A webapp I've been developing allows users to upload and download a type of file which is meant to be treated as an opaque blob. My app serves it up with a file extension not commonly used for any other purpose, as well as specifying that its MIME Content-Type is application/octet-stream.
Internally, the file is a simple Zip archive containing a single compressed file. What I've found is that IE6 apparently inspects the content of the file, determines that it's a Zip archive, and "helpfully" saves it with an additional ".zip" extension. Unbelievable!
As I mentioned, this file is meant to be opaque, and we don't want users to be poking around inside the file--not because it's dangerous or contains sensitive information or anything, we just don't want to confuse them. I suggested prepending the Zip content with a magic number to prevent IE6 from recognizing it, but my manager says he'd prefer it if the file content could remain unchanged, so that knowledgeable people can rename the file and examine its contents as a zip archive, if necessary.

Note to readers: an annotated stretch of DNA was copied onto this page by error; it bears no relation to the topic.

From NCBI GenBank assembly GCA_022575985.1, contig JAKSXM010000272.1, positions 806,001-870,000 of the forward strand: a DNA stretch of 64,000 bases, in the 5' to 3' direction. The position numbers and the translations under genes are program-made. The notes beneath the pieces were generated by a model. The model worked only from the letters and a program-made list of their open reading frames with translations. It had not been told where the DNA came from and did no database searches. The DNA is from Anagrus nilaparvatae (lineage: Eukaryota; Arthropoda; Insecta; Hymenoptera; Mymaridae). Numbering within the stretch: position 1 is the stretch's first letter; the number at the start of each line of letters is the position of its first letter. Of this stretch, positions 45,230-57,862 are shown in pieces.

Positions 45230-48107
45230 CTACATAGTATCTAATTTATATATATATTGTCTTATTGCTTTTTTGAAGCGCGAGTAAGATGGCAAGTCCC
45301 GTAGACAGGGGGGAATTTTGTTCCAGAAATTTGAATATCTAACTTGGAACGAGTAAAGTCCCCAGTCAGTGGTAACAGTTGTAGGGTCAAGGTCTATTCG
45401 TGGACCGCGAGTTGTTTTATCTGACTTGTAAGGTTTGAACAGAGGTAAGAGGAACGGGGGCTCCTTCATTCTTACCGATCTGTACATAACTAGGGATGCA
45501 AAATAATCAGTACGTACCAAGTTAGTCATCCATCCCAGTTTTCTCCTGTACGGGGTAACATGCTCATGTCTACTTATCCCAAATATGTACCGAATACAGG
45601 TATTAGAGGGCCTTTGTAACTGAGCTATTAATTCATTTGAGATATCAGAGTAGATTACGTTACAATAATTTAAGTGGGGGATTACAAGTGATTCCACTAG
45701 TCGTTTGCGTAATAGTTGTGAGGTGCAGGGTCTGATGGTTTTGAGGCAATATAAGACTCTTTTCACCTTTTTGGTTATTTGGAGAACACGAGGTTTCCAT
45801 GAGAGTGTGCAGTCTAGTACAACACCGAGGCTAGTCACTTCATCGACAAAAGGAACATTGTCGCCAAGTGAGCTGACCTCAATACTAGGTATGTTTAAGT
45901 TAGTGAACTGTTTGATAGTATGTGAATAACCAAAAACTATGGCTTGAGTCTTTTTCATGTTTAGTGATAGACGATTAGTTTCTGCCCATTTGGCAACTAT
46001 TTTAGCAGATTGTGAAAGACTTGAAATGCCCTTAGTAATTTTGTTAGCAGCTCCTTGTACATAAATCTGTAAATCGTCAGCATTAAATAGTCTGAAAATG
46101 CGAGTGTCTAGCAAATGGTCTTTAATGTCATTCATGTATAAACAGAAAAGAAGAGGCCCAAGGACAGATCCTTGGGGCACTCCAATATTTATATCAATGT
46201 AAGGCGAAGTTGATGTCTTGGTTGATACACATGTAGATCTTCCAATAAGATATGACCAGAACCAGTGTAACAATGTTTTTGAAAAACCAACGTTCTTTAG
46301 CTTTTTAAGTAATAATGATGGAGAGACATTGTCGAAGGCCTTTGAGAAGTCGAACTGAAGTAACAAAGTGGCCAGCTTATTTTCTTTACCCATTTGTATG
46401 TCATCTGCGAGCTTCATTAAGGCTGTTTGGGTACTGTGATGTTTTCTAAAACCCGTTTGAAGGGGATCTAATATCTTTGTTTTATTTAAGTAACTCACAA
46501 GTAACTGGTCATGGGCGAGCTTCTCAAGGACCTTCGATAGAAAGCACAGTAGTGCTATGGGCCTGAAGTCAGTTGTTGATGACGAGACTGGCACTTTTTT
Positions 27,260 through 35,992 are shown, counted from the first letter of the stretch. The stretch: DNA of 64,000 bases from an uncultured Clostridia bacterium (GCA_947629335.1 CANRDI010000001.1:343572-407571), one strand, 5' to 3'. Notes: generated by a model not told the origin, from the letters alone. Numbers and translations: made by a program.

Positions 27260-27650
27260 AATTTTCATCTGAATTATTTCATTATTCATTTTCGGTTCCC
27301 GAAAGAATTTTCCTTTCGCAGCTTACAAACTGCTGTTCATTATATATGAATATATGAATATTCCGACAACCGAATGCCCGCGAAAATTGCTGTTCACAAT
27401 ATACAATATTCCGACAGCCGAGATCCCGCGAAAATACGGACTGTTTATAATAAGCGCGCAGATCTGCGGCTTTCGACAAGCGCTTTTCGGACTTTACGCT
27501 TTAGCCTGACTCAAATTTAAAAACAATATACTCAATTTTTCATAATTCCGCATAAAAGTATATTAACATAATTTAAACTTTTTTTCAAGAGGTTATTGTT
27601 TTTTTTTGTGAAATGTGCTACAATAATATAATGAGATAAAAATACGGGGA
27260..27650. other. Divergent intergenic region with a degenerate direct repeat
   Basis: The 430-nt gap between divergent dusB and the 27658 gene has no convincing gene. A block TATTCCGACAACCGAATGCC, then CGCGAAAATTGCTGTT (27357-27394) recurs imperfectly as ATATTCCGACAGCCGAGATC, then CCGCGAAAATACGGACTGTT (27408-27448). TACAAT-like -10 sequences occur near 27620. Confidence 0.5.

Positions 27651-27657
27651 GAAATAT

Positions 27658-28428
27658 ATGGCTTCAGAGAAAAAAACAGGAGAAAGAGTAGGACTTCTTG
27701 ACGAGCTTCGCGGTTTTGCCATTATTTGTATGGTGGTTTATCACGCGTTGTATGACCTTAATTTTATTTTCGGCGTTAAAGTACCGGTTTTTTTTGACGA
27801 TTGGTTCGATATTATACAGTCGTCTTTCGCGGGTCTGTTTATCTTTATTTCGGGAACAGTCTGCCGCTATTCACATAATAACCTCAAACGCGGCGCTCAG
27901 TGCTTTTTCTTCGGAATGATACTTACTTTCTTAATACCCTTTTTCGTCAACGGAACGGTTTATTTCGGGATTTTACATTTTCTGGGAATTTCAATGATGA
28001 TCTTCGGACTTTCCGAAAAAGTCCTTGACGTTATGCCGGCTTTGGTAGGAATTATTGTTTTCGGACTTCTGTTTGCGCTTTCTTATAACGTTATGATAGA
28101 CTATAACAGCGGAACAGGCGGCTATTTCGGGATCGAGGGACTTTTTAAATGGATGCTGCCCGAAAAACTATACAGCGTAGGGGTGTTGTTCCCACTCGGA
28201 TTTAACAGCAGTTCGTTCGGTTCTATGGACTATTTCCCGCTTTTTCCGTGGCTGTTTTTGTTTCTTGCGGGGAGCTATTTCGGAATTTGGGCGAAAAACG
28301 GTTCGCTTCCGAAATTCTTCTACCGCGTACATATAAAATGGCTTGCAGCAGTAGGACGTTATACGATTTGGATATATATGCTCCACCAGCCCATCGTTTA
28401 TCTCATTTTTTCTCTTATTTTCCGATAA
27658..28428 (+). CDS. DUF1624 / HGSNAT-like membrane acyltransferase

Is there any way to tell IE6 to keep its mitts off of the file? Or any alternative approach at all? (Alas, just not supporting IE6 at all is not an option.)
Incidentally, IE7 respects the file's name, but still identifies it as a Zip archive in the download dialog. That's better than IE6, but still less than ideal.